Answer: We all know that, when compared to business-to-consumer e-mail marketing, b-to-b e-mail efforts require vastly different strategies and goals. What many marketers don’t consider, however, is how recipients’ use of the in-box has changed over the years.
With the seemingly never-ending flow of spam over the years and the advent of new forms of communication competing with e-mail (such as RSS), the way in which people use their in-boxes has matured. Many people are now using the in-box as a “to-do” list, or a place to archive important information for later reference. They may hold on to an e-mail containing a white paper that might be useful for an upcoming project. Marketers must understand what entices a recipient to keep an e-mail in their in-box. Doing so will not only increase conversions but will also provide you with multiple brand impressions and a good shot at increasing your share of the inbox in the long term.
One way to get started is to rethink relevance. It is always important with e-mail to ensure your messages contain content relevant to the recipient. However, the real opportunity lies in approaching relevance based on the understanding of the way people use e-mail today. Start by determining which stage of the buying cycle the recipient is in and tailor messages and content based on that information.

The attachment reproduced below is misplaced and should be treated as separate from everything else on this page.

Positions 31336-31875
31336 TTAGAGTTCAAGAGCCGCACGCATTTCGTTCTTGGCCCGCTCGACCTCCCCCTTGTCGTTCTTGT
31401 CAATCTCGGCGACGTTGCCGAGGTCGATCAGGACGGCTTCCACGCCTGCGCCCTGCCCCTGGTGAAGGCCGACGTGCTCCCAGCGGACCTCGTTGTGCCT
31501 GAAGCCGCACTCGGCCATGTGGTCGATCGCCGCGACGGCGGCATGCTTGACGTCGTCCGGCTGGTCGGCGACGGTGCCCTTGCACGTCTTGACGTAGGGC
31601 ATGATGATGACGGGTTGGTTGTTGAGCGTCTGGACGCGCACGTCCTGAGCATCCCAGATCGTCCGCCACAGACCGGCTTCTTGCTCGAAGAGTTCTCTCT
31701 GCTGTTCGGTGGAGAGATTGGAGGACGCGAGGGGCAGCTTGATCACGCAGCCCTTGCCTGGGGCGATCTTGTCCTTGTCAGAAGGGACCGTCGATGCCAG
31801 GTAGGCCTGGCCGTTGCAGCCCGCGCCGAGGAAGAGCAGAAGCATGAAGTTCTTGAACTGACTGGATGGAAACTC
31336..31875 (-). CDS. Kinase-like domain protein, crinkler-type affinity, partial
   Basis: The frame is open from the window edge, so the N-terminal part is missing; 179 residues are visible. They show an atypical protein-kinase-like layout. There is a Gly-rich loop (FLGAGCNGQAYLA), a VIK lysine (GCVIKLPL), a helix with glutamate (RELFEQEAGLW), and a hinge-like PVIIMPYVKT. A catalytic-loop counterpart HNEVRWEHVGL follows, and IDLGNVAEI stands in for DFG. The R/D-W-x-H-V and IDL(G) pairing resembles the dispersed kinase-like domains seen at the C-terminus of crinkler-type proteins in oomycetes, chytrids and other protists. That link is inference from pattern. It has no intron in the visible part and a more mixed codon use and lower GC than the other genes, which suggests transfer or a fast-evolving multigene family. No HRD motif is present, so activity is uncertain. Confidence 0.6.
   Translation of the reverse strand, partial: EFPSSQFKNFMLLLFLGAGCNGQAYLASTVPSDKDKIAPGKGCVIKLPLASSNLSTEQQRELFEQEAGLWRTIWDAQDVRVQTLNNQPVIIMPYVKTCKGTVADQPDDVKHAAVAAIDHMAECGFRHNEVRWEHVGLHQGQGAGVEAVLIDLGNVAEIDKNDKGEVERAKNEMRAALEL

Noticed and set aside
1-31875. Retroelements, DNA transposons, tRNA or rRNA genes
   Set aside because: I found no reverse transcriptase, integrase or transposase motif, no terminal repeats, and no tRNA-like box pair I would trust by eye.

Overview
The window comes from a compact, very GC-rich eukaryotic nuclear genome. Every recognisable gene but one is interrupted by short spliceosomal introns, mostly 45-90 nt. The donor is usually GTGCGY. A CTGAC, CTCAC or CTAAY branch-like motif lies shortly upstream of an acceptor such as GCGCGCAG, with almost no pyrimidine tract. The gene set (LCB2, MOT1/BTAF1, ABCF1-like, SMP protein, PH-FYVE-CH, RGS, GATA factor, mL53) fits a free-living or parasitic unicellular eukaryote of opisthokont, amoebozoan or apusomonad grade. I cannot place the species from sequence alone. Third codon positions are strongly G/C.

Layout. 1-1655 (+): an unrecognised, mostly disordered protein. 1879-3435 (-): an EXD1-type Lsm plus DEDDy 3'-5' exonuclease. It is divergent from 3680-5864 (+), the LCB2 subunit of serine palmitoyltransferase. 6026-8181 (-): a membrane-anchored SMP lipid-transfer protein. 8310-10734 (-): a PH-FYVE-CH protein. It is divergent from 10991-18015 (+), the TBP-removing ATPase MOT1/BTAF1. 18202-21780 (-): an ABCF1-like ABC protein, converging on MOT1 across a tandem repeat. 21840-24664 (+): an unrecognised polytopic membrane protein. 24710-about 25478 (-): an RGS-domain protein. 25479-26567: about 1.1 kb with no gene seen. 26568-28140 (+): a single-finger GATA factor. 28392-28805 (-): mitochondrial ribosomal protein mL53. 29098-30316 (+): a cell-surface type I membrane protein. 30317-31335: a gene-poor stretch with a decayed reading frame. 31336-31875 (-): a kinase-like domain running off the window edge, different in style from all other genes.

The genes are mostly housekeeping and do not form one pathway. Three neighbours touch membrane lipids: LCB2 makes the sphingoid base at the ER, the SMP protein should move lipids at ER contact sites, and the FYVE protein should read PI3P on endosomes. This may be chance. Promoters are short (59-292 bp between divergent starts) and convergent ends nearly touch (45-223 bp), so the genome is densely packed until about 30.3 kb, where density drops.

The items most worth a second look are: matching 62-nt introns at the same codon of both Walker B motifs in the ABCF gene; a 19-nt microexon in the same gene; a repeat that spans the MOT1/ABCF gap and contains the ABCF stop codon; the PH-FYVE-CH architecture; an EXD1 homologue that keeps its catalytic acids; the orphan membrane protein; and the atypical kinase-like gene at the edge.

For example, if someone is early in the buying process, you would likely want to educate them on the industry (i.e., white papers, best practices or information on how you differ from competitors) and the benefits of your products before sending them offers to buy. If your e-mail is relevant enough to that person at that particular time, chances are that it will be saved as a reference material. As those recipients move further along the path to buying, you will increase your share of the in-box by beginning to provide them with different offers or information.
After that, consider taking the typical e-mail metrics one step further to determine and build on your share of the in-box. Consistently measure how many times recipients are opening your e-mails, what content appears to be appealing to them and which e-mails seem to stay in their in-box the longest so you can tweak and improve your campaigns.
Identifying where a customer is in the buying cycle and overlaying that with the understanding of how people are using their in-boxes today will allow you to create timely e-mails that your customers will keep in their in-boxes for longer periods of time—meaning more brand impressions for you.
Ryan Tuttle is VP-client services for Spunlogic (www.spunlogic.com), an interactive marketing agency.